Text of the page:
The eu Biodiversity
Strategy to 2020
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The EU 2020 Biodiversity Strategy............................................................................................................................................................................................5
The Six Targets of the Biodiversity Strategy.....................................................................................................................................................................11
TARGET 1 Fully implement the Birds and Habitats Directives...................................................................................................................... 12
TARGET 2 Maintain and restore ecosystems and their services.................................................................................................................. 14
TARGET 3 Increase the contribution of agriculture and forestry to biodiversity............................................................................. 16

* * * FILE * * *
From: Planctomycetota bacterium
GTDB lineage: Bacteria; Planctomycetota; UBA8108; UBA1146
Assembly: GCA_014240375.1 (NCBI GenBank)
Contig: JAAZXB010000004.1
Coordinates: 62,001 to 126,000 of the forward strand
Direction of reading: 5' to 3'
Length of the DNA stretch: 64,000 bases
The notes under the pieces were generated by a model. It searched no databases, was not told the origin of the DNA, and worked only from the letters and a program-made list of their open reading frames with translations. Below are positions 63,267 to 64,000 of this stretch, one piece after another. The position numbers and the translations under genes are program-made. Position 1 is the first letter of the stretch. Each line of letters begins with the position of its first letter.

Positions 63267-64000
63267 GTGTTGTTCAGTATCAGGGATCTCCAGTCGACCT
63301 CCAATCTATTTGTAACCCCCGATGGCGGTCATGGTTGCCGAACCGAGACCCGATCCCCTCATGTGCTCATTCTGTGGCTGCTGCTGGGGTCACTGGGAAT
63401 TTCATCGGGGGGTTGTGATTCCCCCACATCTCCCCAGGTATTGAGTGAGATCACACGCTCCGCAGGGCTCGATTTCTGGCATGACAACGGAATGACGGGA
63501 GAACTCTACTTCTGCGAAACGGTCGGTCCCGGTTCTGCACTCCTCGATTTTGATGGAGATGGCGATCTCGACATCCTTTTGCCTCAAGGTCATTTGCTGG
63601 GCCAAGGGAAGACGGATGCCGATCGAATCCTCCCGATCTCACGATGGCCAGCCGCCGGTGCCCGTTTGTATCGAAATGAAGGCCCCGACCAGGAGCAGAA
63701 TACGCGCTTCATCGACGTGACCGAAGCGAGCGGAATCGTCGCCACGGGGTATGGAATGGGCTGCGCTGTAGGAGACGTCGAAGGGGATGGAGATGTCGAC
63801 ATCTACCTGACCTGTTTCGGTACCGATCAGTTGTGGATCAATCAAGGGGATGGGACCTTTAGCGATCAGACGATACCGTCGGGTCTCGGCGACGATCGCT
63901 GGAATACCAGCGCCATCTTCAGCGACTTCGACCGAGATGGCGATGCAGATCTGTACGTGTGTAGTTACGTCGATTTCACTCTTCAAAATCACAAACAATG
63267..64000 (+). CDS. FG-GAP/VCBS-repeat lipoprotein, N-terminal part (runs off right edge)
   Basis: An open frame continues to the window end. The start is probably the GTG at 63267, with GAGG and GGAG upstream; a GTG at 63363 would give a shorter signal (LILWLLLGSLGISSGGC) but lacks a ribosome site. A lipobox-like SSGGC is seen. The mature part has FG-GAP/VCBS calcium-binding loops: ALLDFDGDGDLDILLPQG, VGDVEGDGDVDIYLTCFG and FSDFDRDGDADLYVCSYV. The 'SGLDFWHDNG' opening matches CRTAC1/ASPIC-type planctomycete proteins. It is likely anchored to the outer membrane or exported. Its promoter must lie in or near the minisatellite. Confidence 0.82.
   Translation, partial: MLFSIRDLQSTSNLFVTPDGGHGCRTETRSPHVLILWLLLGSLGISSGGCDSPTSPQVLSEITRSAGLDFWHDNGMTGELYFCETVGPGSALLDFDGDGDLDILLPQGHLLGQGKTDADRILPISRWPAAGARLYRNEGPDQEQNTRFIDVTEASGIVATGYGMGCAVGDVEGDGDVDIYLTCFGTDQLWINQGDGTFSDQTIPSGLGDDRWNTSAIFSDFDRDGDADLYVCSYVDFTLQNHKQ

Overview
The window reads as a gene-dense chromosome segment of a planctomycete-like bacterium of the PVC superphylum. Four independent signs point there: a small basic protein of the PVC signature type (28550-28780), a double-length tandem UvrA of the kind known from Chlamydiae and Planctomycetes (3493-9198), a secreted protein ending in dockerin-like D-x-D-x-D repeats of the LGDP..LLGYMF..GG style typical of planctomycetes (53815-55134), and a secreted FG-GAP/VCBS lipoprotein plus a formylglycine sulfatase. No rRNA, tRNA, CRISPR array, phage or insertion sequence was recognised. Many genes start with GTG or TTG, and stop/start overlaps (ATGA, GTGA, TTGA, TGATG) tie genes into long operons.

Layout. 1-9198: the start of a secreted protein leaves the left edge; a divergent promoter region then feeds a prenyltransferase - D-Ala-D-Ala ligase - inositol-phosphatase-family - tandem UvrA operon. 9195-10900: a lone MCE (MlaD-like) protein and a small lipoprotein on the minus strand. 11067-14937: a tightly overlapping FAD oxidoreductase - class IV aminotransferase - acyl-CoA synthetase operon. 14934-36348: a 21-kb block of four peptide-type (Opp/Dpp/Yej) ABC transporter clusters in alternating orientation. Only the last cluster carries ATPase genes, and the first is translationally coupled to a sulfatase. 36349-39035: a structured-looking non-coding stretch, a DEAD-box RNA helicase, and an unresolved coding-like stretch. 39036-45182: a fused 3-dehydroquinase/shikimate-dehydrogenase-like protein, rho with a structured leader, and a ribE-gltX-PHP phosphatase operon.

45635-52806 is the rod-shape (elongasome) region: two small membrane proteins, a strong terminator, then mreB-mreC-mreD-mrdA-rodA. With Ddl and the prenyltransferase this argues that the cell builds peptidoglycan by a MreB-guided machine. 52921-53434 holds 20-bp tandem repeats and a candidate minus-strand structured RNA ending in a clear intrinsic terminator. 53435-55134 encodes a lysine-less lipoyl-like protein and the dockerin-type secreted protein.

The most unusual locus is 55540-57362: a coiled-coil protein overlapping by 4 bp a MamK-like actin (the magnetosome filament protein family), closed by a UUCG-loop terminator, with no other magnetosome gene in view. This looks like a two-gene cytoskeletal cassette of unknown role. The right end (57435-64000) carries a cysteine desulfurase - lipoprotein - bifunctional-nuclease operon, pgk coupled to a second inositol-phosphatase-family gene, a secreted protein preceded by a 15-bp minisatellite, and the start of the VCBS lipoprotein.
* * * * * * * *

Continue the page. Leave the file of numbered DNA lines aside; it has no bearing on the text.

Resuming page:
TARGET 4 Ensure the sustainable use of fisheries resources......................................................................................................................... 18
TARGET 5 Combat Invasive Alien Species..................................................................................................................................................................20
TARGET 6 Step-up action to tackle the global biodiversity crisis............................................................................................................... 21
Implementation of the EU 2020 Biodiversity Strategy.............................................................................................................................................23
Foreword by Commissioner Potočnik
Biodiversity – the variety of life on the planet – is essential
for our economy and for our well-being. But ever greater
pressure on this most precious natural resource means that
we now find ourselves at a turning point, where we risk
losing many of the vital services we depend upon.
Conserving biodiversity is not just about protecting species
and habitats for their own sake. It is also about maintaining
nature’s capacity to deliver the goods and services that we
all need, and whose loss comes at a high price.
In May 2011, the European Union adopted a new strategy
to halt biodiversity loss in the EU, restore ecosystems